Monday, August 3, 2015

Terra-Cotta Works

Tucked close to the Queensboro Bridge, on Long Island City's Vernon Boulevard, there's a little jewel of an abandoned building: the offices of the once-sprawling New York Architectural Terra-Cotta Works.



When the company closed in the 1930s, these offices continued to function in various capacities until 1965 or so. Citibank bought it, boarded it up, and forgot about it for decades. In old photos, the building sits forlorn and mysterious, its gorgeous ornamentation covered by plywood.

In 1987, Christopher Gray described it in the Times as "a burnt brown riot of pressed and shaped brick, chimneys with spiral designs, stepped gables and round-bottomed roof tiles... The entire building is a rich symphony of hard-burnt brown, cream and umber."



The building was landmarked in 1982 but nothing was done to protect it from the elements. The plywood on its doors and windows was left to rot and warp.

A couple of years ago, the building was wrapped in scaffolding and netting for "remedial repairs," noted Brownstoner. "Silvercup Studios planned to build a studio on the lot behind the building and restore the Vernon Boulevard landmark. Plans stalled after the economic downturn."



In old photos, the little building stands in front of a large factory and next to a yard for storing terra-cotta sculpture. (In the background, the cantilever Queensboro Bridge is half built.) In his 1891 book Terra-Cotta in Architecture, Walter Geer described the factory in detail. "The first story contains the engine, boilers, machinery for preparing clay, and the clay, coal and grit pits." This machinery included washer and slip tanks, crushers and mill stones, as well as some items known as pug mills. There were 12 kilns.

The clay came from New Jersey. It was mined, seasoned, and delivered to the factory, where it was crushed, ground, washed, and mixed with grit before being molded and sculpted. From there, the terra cotta got shipped off to adorn some of the most beautiful buildings in the city.



Today, the scaffolding and netting has been removed from the terra-cotta works office building. The windows are properly protected. The bricks, many of them made of textured terra-cotta, along with all the scrollwork, are looking clean and fresh.

What's next for this historic site?

6 comments:

Richard Federico said...

This was during a time when immigrants brought traditional skilled labor over to NYC and the greater USA. Nice to see this structure has been well preserved considering it's abandonment.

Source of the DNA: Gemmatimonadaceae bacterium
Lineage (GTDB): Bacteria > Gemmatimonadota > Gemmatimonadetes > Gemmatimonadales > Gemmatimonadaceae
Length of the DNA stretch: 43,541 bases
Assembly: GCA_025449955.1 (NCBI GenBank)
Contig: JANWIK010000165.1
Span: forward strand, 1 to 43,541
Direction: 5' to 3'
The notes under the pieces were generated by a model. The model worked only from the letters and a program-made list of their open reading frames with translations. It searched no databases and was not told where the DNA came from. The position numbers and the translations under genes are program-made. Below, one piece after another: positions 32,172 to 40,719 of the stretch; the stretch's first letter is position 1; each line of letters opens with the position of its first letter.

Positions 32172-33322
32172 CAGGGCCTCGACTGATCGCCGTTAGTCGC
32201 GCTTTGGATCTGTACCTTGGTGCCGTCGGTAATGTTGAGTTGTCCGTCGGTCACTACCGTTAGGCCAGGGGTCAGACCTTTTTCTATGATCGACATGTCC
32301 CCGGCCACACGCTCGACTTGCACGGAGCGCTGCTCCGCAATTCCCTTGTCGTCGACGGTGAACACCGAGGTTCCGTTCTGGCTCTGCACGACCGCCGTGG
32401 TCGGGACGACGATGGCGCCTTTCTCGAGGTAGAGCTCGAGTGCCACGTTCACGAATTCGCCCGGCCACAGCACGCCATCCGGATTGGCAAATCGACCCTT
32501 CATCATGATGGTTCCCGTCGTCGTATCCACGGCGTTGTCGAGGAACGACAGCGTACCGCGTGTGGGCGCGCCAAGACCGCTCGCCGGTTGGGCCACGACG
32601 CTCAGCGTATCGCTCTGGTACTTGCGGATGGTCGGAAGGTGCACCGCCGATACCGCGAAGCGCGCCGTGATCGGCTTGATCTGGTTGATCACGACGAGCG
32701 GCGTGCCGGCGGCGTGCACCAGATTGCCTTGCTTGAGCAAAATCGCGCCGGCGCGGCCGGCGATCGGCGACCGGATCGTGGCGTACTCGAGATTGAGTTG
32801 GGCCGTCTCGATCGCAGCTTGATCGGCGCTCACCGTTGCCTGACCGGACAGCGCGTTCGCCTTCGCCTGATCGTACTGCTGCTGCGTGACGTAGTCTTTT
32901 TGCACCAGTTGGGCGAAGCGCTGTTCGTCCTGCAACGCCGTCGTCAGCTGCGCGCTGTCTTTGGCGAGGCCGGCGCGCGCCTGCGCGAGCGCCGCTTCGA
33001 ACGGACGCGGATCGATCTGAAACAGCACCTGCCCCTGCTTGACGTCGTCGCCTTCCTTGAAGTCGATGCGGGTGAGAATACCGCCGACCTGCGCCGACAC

Ms. said...

In my dreams it becomes a school for underprivileged kids to learn Pottery, and studios for upcoming and established potters, and a store for the rich and very privileged to order ornamentation and practical one of a kind items for their homes. My guess, given current trends, is it will become high end luxury housing, and the land around it will be developed into a kind of high end mall for those same folks maids, cooks and other service personnel to purchase the necessities for servicing them.

Emily K. Grice said...

This was the company of my great-grandfather, Walter Geer, and employed my grandfather, Walter Geer Jr. My sister and I still have small objects made there.

David Pickett said...

Grandpa Walter Geer, Jr. went from VP/Treasurer to Washington, CT dairy farmer in the 30's, perhaps figuring food was more depression-proof!

Unknown said...

Dear Jeremiah,

After exploring Queensbridge Park, I unexpectedly encountered beautiful brown-colored building just below the Queensboro Bridge last Sunday. As a New York hidden gem history buff, I really wanted to know what it is. Thank God, I found your blog and found it out immediately. It was surrounded by fence due to major renovation in the area. It should be used as a history museum or at least as a Queens ice cream parlor as Brooklyn Bridge Park has been doing.

Thank you very much for your useful information!
Junko Inaga

James Dalton said...

My grandfather, Richard F Dalton an Irish immigrant from humble means was Treasurer and then President of NYAT, and later reformed the assets into Eastern Terra Cotta, I was in the office building once in the late '60's after my grandfather passed in 1965. My treasure from NYAT are two 9.5in bisqued terra cotta tiles of a profile of a woman, one eyes open, one eyes closed with flowing hair, a crescent moon in the background and clouds below... classic Art Nouveau. They were in my grandmothers and then my mother's kitchen.